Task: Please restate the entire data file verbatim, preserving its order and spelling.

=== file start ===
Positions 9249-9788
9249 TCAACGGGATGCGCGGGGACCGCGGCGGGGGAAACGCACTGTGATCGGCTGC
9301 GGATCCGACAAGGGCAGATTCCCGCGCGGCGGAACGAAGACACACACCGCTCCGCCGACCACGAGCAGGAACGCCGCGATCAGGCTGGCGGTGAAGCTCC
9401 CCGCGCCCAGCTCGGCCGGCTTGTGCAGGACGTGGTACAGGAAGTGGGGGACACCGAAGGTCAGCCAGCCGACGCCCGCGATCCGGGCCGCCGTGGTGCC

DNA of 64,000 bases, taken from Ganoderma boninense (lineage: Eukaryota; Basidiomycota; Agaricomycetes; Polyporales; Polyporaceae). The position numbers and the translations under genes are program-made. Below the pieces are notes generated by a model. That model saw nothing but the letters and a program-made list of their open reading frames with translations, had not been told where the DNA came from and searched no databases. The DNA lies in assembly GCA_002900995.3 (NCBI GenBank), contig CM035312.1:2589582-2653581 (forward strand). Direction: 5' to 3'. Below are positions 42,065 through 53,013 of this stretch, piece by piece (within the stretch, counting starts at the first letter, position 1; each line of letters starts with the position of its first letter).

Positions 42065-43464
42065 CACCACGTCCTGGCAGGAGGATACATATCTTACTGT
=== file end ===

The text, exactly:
Positions 9249-9788
9249 TCAACGGGATGCGCGGGGACCGCGGCGGGGGAAACGCACTGTGATCGGCTGC
9301 GGATCCGACAAGGGCAGATTCCCGCGCGGCGGAACGAAGACACACACCGCTCCGCCGACCACGAGCAGGAACGCCGCGATCAGGCTGGCGGTGAAGCTCC
9401 CCGCGCCCAGCTCGGCCGGCTTGTGCAGGACGTGGTACAGGAAGTGGGGGACACCGAAGGTCAGCCAGCCGACGCCCGCGATCCGGGCCGCCGTGGTGCC

DNA of 64,000 bases, taken from Ganoderma boninense (lineage: Eukaryota; Basidiomycota; Agaricomycetes; Polyporales; Polyporaceae). The position numbers and the translations under genes are program-made. Below the pieces are notes generated by a model. That model saw nothing but the letters and a program-made list of their open reading frames with translations, had not been told where the DNA came from and searched no databases. The DNA lies in assembly GCA_002900995.3 (NCBI GenBank), contig CM035312.1:2589582-2653581 (forward strand). Direction: 5' to 3'. Below are positions 42,065 through 53,013 of this stretch, piece by piece (within the stretch, counting starts at the first letter, position 1; each line of letters starts with the position of its first letter).

Positions 42065-43464
42065 CACCACGTCCTGGCAGGAGGATACATATCTTACTGT